Show ContentsPimp History, Family Crest & Coats of Arms

Pimp was first used as a surname among the descendants of the ancient Scottish people known as the Picts. It was a name for a confident or haughty person. Pimp is a nickname surname, which belongs to the category of hereditary surnames. Nicknames form a broad and miscellaneous class of surnames, and can refer directly or indirectly to one's personality, physical attributes, mannerisms, or even their habits of dress. The surname Pimp comes from the Old English word pope, which referred to the Bishop of Rome, and the head of the Roman Catholic Church. Although this is also a title of office, as a surname, it was most often applied as a nickname. [1]

Early Origins of the Pimp family

The surname Pimp was first found in Elgin where "a family of Paips or Papes appear to have belonged originally, and some of them were in the legs profession before the Reformation. In Caithness, Sutherland, and Orkney, the surname is still pronounced Paip. In 1363 William Pop, son and heir of William Pop, burgess of Elgin, made a gift to the altar of the Virgin in the church of S. Giles in Elgin, and in 1375 there is mention of Robert Pop of Elgin. Adam Popp and Robertus Popp were jurors on an assize regarding the mill lands of Quarelwode in 1389." [2]

Further to the south in England, the spellings Pap, Papp, Pappe and Paps were popular. Here we found Nicholas Pappe in the Hundredorum Rolls of 1279 and later Walter Pap in 1301 and Roger Pappe in Cambridgeshire in 1357. [3]

The Hundredorum Rolls of 1273 include entries for Alan le Pope, Oxfordshire; and Hugh le Pope, Suffolk. [4] In Somerset, Robert le Pope was recorded there, 1 Edward III (during the first year of King Edward III's reign.) [5]

Early History of the Pimp family

This web page shows only a small excerpt of our Pimp research. Another 171 words (12 lines of text) covering the years 1516, 1540, 1585, 1602, 1580, 1598, 1599, 1622, 1606, 1624, 1137, 1653, 1400, 1393, 1397, 1507, 1559, 1627, 1714, 1573, 1631, 1603, 1611, 1596, 1624, 1622, 1660, 1688, 1744 and 1782 are included under the topic Early Pimp History in all our PDF Extended History products and printed products wherever possible.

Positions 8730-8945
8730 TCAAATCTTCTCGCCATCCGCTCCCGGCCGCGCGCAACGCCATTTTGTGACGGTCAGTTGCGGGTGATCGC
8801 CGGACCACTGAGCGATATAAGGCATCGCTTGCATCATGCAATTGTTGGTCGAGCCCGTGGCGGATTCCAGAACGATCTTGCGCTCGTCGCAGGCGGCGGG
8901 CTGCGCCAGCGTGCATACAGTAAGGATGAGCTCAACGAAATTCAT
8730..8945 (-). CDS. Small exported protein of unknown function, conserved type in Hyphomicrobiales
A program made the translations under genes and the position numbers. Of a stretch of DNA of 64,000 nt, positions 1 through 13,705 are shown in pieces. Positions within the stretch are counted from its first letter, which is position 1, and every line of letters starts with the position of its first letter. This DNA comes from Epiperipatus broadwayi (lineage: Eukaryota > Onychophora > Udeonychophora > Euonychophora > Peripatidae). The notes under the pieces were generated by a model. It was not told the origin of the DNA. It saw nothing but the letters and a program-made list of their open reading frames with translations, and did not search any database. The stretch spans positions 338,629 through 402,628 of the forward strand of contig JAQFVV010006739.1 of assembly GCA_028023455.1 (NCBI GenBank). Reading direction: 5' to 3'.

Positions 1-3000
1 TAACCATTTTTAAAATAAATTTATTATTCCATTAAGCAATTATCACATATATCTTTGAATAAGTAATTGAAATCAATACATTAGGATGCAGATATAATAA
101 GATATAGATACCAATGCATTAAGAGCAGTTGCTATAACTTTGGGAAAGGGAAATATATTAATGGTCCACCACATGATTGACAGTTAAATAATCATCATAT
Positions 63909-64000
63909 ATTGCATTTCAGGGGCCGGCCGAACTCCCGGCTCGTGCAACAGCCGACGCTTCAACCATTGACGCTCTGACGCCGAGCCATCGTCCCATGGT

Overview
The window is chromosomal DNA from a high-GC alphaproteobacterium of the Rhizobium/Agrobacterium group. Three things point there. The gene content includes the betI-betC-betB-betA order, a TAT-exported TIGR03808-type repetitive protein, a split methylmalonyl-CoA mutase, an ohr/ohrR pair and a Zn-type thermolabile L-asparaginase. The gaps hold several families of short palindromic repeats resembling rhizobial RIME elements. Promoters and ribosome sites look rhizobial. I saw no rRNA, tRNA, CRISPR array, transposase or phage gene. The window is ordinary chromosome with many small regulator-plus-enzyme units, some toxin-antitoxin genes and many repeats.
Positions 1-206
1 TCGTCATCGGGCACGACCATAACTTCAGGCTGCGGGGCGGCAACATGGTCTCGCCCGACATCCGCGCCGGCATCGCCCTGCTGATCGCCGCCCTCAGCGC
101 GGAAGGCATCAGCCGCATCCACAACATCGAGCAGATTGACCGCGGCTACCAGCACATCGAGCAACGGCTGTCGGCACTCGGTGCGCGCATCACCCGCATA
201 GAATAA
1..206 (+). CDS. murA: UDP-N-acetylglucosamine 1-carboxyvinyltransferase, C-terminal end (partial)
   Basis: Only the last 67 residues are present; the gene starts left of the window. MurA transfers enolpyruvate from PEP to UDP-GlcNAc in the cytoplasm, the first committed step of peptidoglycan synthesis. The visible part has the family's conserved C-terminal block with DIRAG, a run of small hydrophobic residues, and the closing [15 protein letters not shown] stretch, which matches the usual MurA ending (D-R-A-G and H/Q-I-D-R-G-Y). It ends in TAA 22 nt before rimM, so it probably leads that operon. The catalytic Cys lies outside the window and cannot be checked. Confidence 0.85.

Pimp Spelling Variations

Repeated and inaccurate translation of Scottish names from Gaelic to English and back resulted in a wide variety of spelling variations with single names. Pimp has appeared Pope, Paip, Pape, Paipe, Popp and others.

Early Notables of the Pimp family (pre 1700)

Notable amongst the Clan at this time was Thomas Pope (died 1400), from Gloucester, was an English politician, Member of the Parliament for Gloucester in 1393 and 1397; Sir Thomas Pope (1507-1559), English founder of Trinity College, Oxford, elder son of William Pope, a small landowner at Deddington, near Banbury; and Walter Pope (c. 1627-1714), an English astronomer and poet from Northamptonshire. Sir William Pope (1573-1631) of Wroxton Abbey, near Banbury, was...
Another 71 words (5 lines of text) are included under the topic Early Pimp Notables in all our PDF Extended History products and printed products wherever possible.

Migration of the Pimp family

Many Scottish families suffered enormous hardships and were compelled to leave their country of birth. They traveled to Ireland and Australia, but mostly to the colonies of North America, where many found the freedom and opportunity they sought. It was not without a fight, though, as many were forced to stand up and defend their freedom in the American War of Independence. The ancestors of these Scots abroad have rediscovered their heritage in the last century through the Clan societies and other organizations that have sprung up across North America. Immigration and passenger ship lists show some important early immigrants bearing the name Pimp: Elizabeth Pope, who was on record in Virginia in 1621; Thomas Pope, on record in Virginia in 1623; George Pope, who came to Jamestown, VA in 1624; Anthony Pope, who arrived in Massachusetts in 1635.

  1. Harrison, Henry, Surnames of the United Kingdom: A Concise Etymological Dictionary Baltimore: Geneological Publishing Company, 2013. Print
  2. Black, George F., The Surnames of Scotland Their Origin, Meaning and History. New York: New York Public Library, 1946. Print. (ISBN 0-87104-172-3)
  3. Reaney, P.H and R.M. Wilson, A Dictionary of English Surnames. London: Routledge, 1991. Print. (ISBN 0-415-05737-X)
  4. Bardsley, C.W, A Dictionary of English and Welsh Surnames: With Special American Instances. Wiltshire: Heraldry Today, 1901. Print. (ISBN 0-900455-44-6)
  5. Dickinson, F.H., Kirby's Quest for Somerset of 16th of Edward the 3rd London: Harrison and Sons, Printers in Ordinary to Her Majesty, St, Martin's Lane, 1889. Print. on Facebook